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Vacation shaming our politicians – Policy Options

Vacation shaming our politicians – Policy Options :

The great irony of the criticism around Trudeau’s family vacation is that politicians keep talking about work-life balance, and specifically about how to attract more women to Parliament and to high-placed corporate jobs and boards. Jurisdictions around the world have changed the sitting hours of their legislatures to align with the school calendar and to eliminate night sittings.

One wonders what message women interested in federal politics drew from the coverage of the Trudeau family vacation: maybe “Don’t even think about taking time off with your kids.”

The message isn’t just sent to women interested in politics, but to workers more generally: you can have whatever work-life balance you’d like, so long as that balance doesn’t upset productivity (or your manager) in any way.

Don’t Be a (Work) Hero

As I read this, I saw myself described in paragraph after paragraph. I hadn’t realized how damaging my work behaviour was getting until a month or so ago, when every day was laced with stress resulting from ‘no down time, and too much to do.’ Life was seriously out-of-kilter.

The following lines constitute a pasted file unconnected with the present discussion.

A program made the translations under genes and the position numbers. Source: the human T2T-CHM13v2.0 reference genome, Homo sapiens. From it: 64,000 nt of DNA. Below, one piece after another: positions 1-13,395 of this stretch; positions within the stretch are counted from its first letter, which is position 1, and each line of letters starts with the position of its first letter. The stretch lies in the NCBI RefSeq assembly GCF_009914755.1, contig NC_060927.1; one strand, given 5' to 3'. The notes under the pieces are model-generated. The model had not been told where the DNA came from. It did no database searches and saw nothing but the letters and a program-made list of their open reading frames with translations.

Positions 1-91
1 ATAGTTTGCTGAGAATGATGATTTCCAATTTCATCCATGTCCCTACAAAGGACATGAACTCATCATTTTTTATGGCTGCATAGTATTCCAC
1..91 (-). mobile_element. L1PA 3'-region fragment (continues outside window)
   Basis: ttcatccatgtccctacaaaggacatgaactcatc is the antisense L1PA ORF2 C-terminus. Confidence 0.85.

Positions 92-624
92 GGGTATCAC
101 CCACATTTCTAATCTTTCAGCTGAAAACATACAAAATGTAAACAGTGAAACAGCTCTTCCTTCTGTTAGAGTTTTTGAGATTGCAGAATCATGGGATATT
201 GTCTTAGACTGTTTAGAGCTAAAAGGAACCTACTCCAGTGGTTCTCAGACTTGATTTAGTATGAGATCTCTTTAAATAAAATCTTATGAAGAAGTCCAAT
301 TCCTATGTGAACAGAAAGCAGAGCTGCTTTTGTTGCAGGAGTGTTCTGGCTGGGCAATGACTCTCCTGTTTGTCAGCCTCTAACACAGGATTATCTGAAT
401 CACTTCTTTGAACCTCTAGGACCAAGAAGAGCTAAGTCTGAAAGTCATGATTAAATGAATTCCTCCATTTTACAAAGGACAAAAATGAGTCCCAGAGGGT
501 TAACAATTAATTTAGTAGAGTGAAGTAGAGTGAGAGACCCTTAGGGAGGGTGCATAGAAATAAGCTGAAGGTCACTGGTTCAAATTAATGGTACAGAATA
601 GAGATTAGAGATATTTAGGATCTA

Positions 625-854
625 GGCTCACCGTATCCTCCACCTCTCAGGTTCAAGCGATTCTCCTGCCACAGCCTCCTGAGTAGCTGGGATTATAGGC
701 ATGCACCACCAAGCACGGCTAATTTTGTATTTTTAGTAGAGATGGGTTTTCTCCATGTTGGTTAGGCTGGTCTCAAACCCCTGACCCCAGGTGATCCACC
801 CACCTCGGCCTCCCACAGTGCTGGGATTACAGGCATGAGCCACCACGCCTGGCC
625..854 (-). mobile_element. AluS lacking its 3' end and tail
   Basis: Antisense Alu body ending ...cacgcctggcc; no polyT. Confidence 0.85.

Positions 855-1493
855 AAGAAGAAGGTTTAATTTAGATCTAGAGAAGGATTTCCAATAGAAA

Fortunately I got some relief. A major burden was relieved, slightly, and I’ve been able to breath. I also saw the result of my ‘work ethic’ after it was maintained for months and years on end: I didn’t like what I saw, and worried about the long-term effects.

As part of my recently ‘normalized’ work schedule, I’m actively trying to leave work at work and not bring too much home. The result has been that I’ve been a more productive writer in the past month than I had been in the preceding three months. Sure, I was pounding out ‘rote writing’ at a impressive rate, but the insightful or interesting stuff needed when writing the conclusion for my dissertation just wasn’t coming to the surface. Fortunately, it’s coming at a rapid rate these days and I also get to (try and) enjoy myself for a few hours each night with non-work related things!

Source: Don’t Be a (Work) Hero